Cellular and Molecular bases of DNA damage response in neurons and its links to neurodegeneration
Miguel Angel Lafarga
Department of Anatomy and Cell Biology at University of Cantabria
Neurons are highly vulnerable to DNA damage induced by transcriptional activity and genotoxic agents such as ROS, ionizing radiation (IR) and chemotherapeutic drugs. Although neurons activate robust DNA repair mechanisms, there is growing evidence that defective DNA repair with accumulation of DNA lesions and loss of genome integrity underlies aging and many neurodegenerative disorders. Following IR-induced DNA double strand breaks, neurons accumulate unrepaired DNA within persistent DNA damage foci (PDDF) of chromatin. Such PDDF are featured by hyper-relaxation of chromatin, permanent activation of DNA damage/repair signaling (gH2AX, 53BP1), lack of transcription and localization in repressive nuclear microenvironments. By confining damaged DNA, PDDF would help preserving genomic integrity and preventing the production of aberrant proteins encoded by damaged genes. ChIP-seq analysis of genome-wide gH2AX distribution, a DNA damage marker, revealed a number of genomic regions enriched in gH2AX signal in IR-treated cerebral cortical neurons. Some of these regions are in close proximity to genes encoding essential proteins for neuronal functions and human neurodegenerative disorders, suggesting that these regions are more vulnerable to DNA damage or more refractory to DNA repair and may potentially be involved in neurodegenerative disorders.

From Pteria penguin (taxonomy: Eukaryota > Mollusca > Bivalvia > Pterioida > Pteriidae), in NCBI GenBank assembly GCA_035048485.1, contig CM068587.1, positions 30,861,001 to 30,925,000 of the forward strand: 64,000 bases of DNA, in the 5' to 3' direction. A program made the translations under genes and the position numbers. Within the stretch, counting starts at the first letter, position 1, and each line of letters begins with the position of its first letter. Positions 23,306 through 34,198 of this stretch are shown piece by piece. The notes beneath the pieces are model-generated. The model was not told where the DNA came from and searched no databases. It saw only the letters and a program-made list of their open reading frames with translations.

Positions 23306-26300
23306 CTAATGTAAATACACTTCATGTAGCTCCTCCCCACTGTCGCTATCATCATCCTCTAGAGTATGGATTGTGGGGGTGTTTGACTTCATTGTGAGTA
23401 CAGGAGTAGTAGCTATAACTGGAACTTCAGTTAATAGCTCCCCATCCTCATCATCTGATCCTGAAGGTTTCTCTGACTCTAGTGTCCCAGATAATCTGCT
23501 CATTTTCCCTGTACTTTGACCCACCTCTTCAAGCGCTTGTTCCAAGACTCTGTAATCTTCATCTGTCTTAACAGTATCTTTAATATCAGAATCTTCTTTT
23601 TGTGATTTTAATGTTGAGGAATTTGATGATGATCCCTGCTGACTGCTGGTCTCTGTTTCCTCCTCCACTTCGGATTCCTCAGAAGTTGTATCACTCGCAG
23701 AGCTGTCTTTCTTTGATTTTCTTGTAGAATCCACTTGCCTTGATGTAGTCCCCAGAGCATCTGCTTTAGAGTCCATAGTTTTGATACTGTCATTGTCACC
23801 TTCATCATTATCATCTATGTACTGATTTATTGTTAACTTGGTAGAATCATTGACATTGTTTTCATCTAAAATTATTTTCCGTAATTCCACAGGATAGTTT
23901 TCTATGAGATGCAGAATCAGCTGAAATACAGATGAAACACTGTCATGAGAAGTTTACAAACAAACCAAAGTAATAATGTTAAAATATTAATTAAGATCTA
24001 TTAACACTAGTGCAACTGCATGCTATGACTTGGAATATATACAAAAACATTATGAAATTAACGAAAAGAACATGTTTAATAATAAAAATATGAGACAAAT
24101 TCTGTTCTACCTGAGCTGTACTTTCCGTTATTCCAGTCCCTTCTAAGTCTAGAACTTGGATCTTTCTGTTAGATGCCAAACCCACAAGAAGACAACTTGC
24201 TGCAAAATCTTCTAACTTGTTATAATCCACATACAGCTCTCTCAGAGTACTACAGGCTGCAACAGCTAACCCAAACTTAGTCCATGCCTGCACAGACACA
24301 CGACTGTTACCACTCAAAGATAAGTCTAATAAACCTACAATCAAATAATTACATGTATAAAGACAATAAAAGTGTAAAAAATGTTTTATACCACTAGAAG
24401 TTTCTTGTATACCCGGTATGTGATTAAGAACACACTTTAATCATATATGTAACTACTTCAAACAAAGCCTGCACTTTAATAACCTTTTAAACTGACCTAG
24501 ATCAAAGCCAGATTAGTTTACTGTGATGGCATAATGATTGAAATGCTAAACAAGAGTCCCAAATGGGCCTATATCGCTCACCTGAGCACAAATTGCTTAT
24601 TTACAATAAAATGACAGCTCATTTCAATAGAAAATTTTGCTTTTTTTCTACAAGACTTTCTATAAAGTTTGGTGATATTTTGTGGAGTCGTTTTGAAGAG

Host: Jorge Valero